Day two began the same as day one but in a different location. We hoped to find more chukars but sot rained out about two hours into the hunt. We found birds but got soaked doing so and quit early to get back to camp and warm up.
Back at camp was a new camper parked close by and I recognized the Alaskan license plates as a correspondence through the blog and was excited to swap some stories. We had met one other time but had never been able to swap tales. We visited through the evening and decided to go up on the hill together the next morning and split up from there. I'm always excited to watch another guy work with his dog on a chukar mountain. From a distance I watched Larry and Annie work and was treated to a distant point and retrieve by Annie. The stories of their success were great on the ride back to camp.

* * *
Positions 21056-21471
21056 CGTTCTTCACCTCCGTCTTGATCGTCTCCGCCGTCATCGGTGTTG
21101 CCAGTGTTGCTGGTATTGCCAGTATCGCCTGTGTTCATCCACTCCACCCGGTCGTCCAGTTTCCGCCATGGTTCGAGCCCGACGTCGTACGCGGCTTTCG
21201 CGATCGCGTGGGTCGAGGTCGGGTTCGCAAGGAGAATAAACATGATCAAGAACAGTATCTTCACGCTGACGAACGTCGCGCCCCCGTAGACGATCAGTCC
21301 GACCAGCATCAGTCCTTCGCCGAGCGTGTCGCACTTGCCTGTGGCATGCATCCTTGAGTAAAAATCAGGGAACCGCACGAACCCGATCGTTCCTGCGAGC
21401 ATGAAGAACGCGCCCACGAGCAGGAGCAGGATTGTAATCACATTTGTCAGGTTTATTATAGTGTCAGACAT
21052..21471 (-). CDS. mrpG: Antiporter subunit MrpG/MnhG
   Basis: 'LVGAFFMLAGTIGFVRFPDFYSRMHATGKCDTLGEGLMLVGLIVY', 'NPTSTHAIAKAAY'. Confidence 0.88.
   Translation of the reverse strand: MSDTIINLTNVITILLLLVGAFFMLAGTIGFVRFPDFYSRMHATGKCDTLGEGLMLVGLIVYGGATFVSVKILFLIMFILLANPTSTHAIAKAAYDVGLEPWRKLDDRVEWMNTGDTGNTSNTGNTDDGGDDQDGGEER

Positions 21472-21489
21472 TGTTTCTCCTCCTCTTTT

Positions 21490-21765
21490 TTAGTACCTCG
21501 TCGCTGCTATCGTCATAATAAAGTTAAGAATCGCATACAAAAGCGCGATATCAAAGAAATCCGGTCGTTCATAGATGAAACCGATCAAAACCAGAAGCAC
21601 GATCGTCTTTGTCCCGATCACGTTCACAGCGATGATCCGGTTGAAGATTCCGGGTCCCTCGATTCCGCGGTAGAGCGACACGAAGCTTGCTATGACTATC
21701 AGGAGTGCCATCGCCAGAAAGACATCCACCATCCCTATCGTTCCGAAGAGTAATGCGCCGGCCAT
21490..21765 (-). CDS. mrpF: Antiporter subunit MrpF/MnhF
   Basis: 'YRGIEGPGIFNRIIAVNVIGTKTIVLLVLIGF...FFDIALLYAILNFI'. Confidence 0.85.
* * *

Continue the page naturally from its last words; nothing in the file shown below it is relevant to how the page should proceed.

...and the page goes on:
What a treat Larry Semmen and his Griffon, Annie. Thank you for coming by and showing your stuff. On our ride back in the side by side, Larry mentioned he saw a guy hunting up that way with two dog's and I shouldn't have been surprised when we found Greg Allen back at the camper. He had missed our departure in the morning and decided he would hunt up towards where we were. Of course he and his two girls, Katie and Trudie picked up all the covey's we had driven past and now was back at the camper with his birds and dogs.
Greg is one of the best hunters I know and our families have a long history, so there was plenty to discuss. As you can see, his girls are pretty mellow after a long days hunt.